Lalmohan wrote:JayS - avionics and weapons systems are not usually designed to be open architecture. there are a lot of reasons - security being one. but just in terms of performance - speed, weight, power consumption, etc., there is a lot of hardware and firmware optimisation before even thinking about the software. as a result, open ness and integration abilities are sacrificed due to the bespoke nature of the end product. therefore its not as simple as lashing a bunch of desktops together even if conceptually that's all you are doing
Avionics and weapons systems are being designed with open architecture for quite a while now. I think you are confusing open architecture with "openness" (as in open source) of a system. An open architecture system need not give freedom and ease of modifications to anyone but the developer. In today's world no OEM will think of making closed architecture subsystems for fighter avionics. Otherwise the cost of further modifications and development in the same system would be so much that it will quickly erode its cost competitiveness (goes for both HW and SW).
Optimisation of firmware for HW is not contradictory to requirements of modularity in the larger system, it can be accommodated within the open architecture framework as long as each module/sub-system is individually optimised. After all we are not going to install firmware (or even SW for that matter) of one radar onto other like we install Windows OS on various HW).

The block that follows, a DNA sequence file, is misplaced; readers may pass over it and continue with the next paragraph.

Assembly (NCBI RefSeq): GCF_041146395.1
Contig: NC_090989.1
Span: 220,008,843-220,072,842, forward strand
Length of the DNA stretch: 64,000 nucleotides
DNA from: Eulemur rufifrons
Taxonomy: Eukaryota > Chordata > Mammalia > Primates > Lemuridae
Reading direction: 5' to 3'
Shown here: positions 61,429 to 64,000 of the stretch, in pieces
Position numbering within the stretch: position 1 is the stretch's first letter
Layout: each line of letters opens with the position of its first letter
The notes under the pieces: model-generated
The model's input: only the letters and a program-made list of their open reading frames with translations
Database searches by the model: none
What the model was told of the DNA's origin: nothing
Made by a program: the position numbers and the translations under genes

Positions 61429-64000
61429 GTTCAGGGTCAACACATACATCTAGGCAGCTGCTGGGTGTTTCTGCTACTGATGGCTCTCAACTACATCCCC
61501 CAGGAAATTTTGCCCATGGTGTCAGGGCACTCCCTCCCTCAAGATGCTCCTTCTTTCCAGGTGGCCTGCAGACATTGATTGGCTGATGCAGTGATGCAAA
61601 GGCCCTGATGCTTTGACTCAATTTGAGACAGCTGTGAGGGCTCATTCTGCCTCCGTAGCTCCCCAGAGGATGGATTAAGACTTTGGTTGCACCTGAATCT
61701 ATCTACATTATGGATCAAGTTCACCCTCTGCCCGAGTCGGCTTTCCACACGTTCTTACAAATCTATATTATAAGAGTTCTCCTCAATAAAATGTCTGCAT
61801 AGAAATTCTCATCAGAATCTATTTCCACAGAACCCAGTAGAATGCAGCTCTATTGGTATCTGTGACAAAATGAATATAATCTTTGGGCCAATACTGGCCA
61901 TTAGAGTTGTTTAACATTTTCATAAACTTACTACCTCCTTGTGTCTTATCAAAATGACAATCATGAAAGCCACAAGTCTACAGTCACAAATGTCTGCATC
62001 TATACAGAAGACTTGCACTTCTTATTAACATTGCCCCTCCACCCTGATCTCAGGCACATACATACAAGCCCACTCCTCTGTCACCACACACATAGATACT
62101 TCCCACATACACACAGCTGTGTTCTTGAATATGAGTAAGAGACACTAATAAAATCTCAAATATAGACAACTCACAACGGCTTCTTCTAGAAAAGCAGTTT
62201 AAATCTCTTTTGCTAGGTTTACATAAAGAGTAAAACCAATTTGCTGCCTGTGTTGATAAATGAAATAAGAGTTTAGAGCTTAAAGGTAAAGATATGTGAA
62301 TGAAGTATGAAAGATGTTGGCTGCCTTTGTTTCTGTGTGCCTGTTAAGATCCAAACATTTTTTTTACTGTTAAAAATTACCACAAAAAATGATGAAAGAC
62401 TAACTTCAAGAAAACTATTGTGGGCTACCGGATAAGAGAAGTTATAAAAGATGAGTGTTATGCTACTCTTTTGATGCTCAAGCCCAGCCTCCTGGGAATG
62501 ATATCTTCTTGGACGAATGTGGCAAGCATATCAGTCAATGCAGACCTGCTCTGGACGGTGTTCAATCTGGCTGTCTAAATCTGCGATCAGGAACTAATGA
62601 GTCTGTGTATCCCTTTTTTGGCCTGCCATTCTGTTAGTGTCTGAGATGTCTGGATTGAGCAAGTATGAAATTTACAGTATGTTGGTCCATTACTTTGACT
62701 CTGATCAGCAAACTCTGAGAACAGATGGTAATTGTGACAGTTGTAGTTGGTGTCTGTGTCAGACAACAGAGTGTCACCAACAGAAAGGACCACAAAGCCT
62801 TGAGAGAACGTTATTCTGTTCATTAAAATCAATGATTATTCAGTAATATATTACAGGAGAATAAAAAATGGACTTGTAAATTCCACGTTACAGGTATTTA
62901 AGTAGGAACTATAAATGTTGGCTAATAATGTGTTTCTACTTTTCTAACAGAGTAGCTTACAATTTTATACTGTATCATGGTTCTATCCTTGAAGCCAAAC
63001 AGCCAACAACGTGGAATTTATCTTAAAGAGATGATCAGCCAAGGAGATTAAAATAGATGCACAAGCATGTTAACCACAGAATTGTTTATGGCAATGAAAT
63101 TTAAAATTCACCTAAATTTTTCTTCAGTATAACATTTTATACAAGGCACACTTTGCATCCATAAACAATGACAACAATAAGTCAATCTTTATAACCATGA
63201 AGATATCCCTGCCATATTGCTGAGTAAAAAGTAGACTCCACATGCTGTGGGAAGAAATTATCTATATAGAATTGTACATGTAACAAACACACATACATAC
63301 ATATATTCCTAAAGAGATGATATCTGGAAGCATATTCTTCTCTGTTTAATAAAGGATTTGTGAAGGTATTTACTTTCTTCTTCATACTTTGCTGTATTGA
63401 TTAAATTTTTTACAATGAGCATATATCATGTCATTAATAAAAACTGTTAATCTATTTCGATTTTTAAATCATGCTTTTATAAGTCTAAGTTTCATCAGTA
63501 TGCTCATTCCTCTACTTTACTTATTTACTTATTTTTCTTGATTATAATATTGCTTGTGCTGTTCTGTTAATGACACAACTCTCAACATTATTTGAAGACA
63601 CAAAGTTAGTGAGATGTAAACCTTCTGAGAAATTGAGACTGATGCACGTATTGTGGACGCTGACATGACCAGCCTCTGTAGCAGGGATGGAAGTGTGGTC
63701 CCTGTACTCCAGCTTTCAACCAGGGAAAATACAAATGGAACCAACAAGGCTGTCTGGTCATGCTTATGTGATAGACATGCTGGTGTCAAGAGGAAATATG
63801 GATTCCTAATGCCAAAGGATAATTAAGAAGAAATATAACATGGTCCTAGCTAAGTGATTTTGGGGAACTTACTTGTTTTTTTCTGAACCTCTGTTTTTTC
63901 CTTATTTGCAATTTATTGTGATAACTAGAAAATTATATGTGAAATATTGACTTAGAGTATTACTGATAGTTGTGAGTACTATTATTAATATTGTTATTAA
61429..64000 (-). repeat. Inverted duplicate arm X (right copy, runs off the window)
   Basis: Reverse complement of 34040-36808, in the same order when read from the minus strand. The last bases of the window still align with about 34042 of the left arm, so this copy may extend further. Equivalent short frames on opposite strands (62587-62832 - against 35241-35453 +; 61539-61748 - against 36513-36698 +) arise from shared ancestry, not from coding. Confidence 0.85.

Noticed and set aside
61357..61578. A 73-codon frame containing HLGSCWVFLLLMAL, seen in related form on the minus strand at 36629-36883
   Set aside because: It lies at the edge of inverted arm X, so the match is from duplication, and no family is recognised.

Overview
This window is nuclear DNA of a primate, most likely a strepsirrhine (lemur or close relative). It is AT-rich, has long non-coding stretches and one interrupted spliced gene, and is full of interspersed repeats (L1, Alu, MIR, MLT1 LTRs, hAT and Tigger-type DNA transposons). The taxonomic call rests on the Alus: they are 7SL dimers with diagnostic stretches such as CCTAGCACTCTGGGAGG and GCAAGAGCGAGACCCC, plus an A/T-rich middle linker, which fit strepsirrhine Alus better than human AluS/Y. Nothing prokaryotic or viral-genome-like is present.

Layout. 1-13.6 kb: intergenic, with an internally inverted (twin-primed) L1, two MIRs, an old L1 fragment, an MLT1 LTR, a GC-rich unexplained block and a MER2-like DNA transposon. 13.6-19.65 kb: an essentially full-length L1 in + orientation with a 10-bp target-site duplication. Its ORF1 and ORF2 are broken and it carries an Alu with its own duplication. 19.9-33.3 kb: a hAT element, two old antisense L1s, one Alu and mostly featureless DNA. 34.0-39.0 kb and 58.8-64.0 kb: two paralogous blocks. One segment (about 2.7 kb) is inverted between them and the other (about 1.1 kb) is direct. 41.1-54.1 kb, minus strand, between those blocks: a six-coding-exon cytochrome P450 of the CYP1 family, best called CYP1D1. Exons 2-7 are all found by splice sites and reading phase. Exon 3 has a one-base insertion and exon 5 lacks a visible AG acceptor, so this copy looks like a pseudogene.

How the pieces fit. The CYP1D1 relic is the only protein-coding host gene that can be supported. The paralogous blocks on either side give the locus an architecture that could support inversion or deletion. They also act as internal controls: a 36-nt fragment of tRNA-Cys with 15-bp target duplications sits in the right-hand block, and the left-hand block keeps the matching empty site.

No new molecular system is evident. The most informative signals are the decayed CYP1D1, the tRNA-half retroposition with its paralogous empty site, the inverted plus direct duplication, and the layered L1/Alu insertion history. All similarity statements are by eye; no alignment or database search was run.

As far as the "openness" is concerned which can enable third party to integrate other systems with the radar, that is controlled by only API (physical or SW). If Radar OEM gives API to the third party they can do the integration with ease and at the same time Radar source code is not compromised. Having an API designed into the system and sharing it with others are two different things. Also note that with the API, the OEM can control the level of access to the source code. It can be either limited to the bare minimum interface thats required for given capability or it could allow one to access each and every functionality in the source code.
Whether a Radar is open architecture or close architecture, the interface can always be reverse engineered, as long as there is an interface. Only thing is cost and efforts increase if one has no access to API and for a closed architecture.
This is quite the same as how many commercial SW tools operate. They have a API designed for their SW. You have to buy the API license separately to be able to build own apps or integrate third party tools with this particular SW using the API. Please note I am not talking about the scripting interface that is available or user defined functionality interface that is available for the user from front end (GUI/TUI) for automation or customisation purpose. The API I am referring to link the user to the back end source code directly.